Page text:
Jul 31, 2013 · 6 minutes

If no one ever complained about lies, damn lies, and anecdotal evidence, it's because no one ever had to. Our reliance on numbers, math, and the order they impose on the messier parts of the business world make stats necessary, if sometimes also the subject of skepticism. Whenever we feel especially skeptical, we lean on anecdotal evidence as a kind of correction. A pretty much imperfect correction.

With that in mind, I want to revisit Facebook's excellent quarter. Like many journalists, I combed through the data and the conference call discussing the numbers and saw much for bulls to celebrate. Is Facebook still growing? Yes, and daily users faster than monthly users. On mobile? Yes, mobile-only users more than doubled on year. Above all, is Facebook monetizing mobile? Yes, ad revenue per user grew 27 percent worldwide and 41 percent in its “mature” market of North America.

It's a performance few expected from Facebook so early. And it explains why Facebook's stock has surged 42 percent over the past week, closing at $37.63 Wednesday, or just a little below its offering price of $38 a share. It remains to be seen whether the stock can hang onto these gains. Investors who bought the stock in the IPO or in the private offerings that preceded it may be ready to unload shares. Then there's the Prisoner's Dilemma among insiders who control more than a billion shares of the stock.

Forget, for a moment, the stock market and factors like the supply and demand of shares. Consider instead good-old anecdotal evidence about Facebook. Does anyone love it? Evidently. Does everyone love it? Clearly not. But what about those who don't love it and yet still use it -- use it every day, as Facebook's daily active user data reminds us?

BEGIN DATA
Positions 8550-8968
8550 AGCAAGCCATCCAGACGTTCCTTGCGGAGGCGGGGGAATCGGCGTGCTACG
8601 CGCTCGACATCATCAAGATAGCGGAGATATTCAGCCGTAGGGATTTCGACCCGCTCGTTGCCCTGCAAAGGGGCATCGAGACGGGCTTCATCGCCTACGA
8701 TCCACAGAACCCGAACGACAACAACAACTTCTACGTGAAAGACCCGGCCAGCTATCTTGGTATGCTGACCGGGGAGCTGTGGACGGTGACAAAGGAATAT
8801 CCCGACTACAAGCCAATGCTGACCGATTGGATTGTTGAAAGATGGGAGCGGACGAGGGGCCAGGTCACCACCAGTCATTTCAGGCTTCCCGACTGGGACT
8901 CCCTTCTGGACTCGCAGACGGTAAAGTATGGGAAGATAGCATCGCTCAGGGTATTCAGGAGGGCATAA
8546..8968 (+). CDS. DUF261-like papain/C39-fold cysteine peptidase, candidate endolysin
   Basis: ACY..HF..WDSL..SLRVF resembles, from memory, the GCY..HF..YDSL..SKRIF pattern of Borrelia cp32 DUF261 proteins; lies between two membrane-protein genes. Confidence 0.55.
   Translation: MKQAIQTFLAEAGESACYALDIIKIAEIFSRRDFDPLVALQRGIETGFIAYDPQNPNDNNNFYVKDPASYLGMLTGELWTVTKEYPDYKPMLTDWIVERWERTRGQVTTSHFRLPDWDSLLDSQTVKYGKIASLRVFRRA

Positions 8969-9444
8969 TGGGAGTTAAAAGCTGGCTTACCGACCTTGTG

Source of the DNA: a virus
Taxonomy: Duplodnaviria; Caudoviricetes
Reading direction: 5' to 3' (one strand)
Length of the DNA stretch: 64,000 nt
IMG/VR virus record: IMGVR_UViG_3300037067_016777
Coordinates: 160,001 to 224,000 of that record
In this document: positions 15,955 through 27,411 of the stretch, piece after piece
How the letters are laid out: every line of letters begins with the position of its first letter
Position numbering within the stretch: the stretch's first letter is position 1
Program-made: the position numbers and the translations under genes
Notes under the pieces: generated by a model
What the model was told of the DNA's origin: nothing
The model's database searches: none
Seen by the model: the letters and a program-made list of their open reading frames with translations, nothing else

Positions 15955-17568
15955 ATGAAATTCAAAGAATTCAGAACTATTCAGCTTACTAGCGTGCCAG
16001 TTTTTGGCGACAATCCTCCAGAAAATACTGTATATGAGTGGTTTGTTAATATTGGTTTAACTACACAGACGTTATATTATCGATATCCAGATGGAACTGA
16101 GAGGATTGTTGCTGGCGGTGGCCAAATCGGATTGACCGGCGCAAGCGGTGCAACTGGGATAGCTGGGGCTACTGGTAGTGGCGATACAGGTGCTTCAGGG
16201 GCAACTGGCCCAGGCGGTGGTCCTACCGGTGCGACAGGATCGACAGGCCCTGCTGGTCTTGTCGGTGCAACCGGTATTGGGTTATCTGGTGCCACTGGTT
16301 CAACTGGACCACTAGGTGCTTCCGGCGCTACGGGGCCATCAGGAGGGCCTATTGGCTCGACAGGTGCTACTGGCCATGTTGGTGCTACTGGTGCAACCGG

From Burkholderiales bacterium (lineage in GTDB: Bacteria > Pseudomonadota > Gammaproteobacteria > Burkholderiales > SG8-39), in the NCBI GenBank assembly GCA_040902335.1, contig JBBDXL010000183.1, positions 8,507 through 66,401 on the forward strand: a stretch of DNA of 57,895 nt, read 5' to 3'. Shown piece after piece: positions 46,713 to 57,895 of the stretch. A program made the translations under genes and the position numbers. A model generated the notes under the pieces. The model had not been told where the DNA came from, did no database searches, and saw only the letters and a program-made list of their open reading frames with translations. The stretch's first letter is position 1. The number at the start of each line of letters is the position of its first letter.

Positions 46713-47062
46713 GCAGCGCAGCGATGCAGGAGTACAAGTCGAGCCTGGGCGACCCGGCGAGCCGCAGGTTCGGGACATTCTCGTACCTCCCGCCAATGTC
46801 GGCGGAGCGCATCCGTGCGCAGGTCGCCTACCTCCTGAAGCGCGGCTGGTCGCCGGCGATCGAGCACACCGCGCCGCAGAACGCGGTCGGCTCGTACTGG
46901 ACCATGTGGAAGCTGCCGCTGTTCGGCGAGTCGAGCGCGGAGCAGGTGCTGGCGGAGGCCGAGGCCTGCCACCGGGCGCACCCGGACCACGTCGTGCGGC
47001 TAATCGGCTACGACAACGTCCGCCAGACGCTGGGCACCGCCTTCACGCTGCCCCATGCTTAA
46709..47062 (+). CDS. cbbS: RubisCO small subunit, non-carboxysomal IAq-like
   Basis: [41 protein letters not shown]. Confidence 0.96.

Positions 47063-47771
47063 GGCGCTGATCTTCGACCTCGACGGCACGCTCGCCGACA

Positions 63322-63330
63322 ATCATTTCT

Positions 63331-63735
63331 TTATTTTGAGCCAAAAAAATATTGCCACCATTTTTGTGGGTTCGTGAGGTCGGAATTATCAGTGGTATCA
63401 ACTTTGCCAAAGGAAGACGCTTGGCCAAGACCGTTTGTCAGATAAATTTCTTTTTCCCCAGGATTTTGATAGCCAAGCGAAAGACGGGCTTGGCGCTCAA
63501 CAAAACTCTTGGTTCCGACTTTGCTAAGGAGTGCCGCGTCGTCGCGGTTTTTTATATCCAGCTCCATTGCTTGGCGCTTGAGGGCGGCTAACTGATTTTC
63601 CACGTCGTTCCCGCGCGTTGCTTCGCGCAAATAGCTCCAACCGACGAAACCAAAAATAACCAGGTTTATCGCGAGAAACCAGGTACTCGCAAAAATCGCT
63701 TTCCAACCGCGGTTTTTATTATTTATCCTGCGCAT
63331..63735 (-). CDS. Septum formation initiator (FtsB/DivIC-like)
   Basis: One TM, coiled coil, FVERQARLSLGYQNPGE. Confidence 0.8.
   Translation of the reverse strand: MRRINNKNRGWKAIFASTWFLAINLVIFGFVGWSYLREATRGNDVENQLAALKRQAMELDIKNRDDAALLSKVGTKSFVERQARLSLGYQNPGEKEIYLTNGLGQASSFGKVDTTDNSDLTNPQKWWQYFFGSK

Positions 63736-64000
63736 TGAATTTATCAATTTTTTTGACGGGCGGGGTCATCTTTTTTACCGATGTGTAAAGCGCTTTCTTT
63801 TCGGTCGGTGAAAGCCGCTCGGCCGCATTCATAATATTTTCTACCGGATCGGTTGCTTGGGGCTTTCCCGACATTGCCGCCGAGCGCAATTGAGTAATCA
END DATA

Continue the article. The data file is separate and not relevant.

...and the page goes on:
How do we square Facebook's data with the complaints we hear about the company -- complaints that go far beyond the usual ones about the Internet and ascend to a new level of discontent about personal privacy, interface complexity and constant spamming of ads into our intimate lives? Are these anecdotal complaints just lies?

Facebook might dismiss these complaints as something you'd expect from a service with 1.1 billion members and growing: When a service get big, whining gets loud. That might be convincing, except that there is one thing bigger than Facebook: the Internet. And I wonder whether you, or anyone you know -- or anyone who works at Facebook, for that matter -- hear as many complaints about the open Internet as they do about the walled garden that is the World According to Facebook.

That leaves us with a paradox about Facebook, one that its impressive financials only underscore. The more people complain about the company and the way it treats them, the more money this company makes from its users. What Facebook's earnings tell us is that the disconnect between the fabulous Facebook numbers and the less-than-ideal Facebook experience will only get more and more pronounced.

This paradox is the very foundation of a cynically practical idea we can call Zuckism. Zuckism says that if you can tap a deep enough need at a big enough scale you can strip-mine a billion intimate lives for profit. The need Facebook tapped was the desire of people to stay in contact in a chaotic, globalized world. The company's stated mission (“to make the world more open and connected,” according to Mark Zuckerberg's letter to shareholders) romanticizes the assembly line it's built to monetize our daily conversations. And the gap between Facebook's image and its profits shows how well Zuckism is working right now.